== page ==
SARS-CoV-2: COVID-19 Surveillance in Wastewater
- SARS-CoV-2 is shed through feces into wastewater which can then be tested using qPCR and NGS platforms
- Surveillance of SARS-CoV-2 in wastewater allows for non-invasive localized mass screening
- Sampling should be done at peak times, i.e., morning and evening
- It is advised to perform a normalization of SARS-CoV-2 concentration using human fecal indicators
- Rapid in-Field/On-Site Test methods require minimal training, save time and money, and can be very useful for surveillance of localized/targeted and high-risk areas, i.e., nursing homes, hospitals, work-sites, etc.
SARS-CoV-2, the virus that causes COVID-19, passes through the human body into stool (feces) and ends up in sewage at wastewater treatment plants (WWTP). Samples are taken from the influent/raw sewage at the WWTP, concentrated, and the extracted RNA is then tested for the presence of SARS-CoV-2 RNA. This allows public health departments to obtain SARS-CoV-2 surveillance data that they can correlate with clinical testing results. In addition, this data facilitates:
- a supplementary analysis on the accuracy of the clinical SARS-CoV-2 tests
- vaccination effectiveness tracking
- the regional targeting of vaccination campaigns
- a pro-active testing strategy, i.e., can show as an early warning signal of another wave
- detection of new and emerging variants
National and regional health departments around the world are performing the surveillance of SARS-CoV-2 in wastewater. The majority of these samples are taken from the WWTP influent, as advised by national authorities. (Click here for US CDC National Wastewater Surveillance System or click here for EU Recommendation)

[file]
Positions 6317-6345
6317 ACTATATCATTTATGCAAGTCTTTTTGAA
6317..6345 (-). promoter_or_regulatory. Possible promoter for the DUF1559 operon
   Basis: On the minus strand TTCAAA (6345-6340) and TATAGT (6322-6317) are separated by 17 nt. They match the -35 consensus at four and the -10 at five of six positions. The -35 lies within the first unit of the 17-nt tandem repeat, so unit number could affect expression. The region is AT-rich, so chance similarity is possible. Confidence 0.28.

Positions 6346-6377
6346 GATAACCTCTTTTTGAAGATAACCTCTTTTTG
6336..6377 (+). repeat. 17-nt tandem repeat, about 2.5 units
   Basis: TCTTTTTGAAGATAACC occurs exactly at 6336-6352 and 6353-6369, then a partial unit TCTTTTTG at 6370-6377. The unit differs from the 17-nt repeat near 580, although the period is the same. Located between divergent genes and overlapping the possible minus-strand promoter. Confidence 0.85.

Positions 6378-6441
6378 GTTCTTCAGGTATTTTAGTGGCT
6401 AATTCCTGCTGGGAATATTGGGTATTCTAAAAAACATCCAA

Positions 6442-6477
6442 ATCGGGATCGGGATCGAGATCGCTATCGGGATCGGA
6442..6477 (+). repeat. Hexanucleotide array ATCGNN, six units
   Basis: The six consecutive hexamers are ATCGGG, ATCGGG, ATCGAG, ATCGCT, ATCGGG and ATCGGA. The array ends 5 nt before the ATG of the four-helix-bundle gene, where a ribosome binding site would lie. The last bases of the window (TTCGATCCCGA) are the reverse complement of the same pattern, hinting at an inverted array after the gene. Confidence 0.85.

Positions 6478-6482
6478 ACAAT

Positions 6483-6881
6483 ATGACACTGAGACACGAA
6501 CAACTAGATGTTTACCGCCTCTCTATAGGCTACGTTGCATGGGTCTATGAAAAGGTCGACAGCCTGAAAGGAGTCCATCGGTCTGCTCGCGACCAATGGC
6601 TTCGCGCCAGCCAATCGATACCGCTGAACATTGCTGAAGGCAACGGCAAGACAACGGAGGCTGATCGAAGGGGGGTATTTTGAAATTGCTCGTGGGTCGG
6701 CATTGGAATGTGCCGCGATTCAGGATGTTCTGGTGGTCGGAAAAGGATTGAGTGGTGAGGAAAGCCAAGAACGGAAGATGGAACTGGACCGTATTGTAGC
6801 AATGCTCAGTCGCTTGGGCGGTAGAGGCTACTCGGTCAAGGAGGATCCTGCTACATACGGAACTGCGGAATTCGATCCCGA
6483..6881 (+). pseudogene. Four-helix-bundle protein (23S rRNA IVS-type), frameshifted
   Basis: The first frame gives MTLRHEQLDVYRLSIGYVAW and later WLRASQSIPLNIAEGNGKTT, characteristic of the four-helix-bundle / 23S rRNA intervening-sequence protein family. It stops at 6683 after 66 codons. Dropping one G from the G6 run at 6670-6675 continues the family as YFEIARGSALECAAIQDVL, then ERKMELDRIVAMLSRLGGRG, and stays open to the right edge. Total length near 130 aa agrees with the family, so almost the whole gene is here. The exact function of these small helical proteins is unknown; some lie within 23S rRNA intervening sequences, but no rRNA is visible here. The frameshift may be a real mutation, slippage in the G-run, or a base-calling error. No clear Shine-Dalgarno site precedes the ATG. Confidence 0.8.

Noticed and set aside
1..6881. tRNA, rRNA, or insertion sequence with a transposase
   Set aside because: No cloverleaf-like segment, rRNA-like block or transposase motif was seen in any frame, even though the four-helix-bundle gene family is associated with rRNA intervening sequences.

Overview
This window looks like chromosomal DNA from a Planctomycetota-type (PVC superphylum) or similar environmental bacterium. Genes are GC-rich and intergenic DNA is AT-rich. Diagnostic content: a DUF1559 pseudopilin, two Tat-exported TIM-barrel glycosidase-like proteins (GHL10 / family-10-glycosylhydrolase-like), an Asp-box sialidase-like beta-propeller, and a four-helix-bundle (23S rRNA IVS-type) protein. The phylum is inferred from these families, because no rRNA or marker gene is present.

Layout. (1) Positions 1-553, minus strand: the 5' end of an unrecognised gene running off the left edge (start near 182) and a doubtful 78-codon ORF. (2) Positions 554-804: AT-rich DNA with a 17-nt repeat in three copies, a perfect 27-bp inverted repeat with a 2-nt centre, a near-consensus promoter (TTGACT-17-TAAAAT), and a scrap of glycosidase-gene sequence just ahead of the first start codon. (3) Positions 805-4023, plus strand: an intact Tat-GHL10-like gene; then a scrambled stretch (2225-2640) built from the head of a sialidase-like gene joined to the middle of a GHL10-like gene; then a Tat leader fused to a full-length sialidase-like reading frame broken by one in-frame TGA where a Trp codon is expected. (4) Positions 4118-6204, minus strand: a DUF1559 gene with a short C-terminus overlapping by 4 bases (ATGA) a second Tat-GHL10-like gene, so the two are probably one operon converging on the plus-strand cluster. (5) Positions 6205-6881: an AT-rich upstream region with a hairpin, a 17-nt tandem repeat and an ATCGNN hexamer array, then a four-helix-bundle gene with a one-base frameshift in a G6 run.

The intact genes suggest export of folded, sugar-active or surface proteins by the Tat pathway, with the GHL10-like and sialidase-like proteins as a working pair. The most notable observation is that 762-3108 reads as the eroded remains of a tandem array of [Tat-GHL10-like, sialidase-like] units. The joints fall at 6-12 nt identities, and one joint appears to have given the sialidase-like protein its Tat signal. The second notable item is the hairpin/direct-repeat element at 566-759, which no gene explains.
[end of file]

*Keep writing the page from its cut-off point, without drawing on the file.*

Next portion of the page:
For surveillance of high-risk areas such as nursing homes and hospitals or for targeted/localized campaigns like work-sites and college campuses/dormitories, rapid test methods are very effective in providing real-time, high-quality data. These mobile tests provide a complete kit (the size of a briefcase) – from concentration to gold-standard qPCR results, can be performed with minimal personal training, and don’t require a biosafety lab.
Sampling Wastewater for SARS-CoV-2/COVID-19
The size of the sample taken will depend on the concentration/extraction method used, with typical sample sizes can ranging from as large as 6L down to 1ml. One-time “grab” samples can be collected from wastewater by using a bag-mediated filtration system (BMFS), for example, where a 6L bag is used to scoop out a sample of water, then placed on a tripod to allow gravity to bring the sample through a filter, collecting any viral particles present.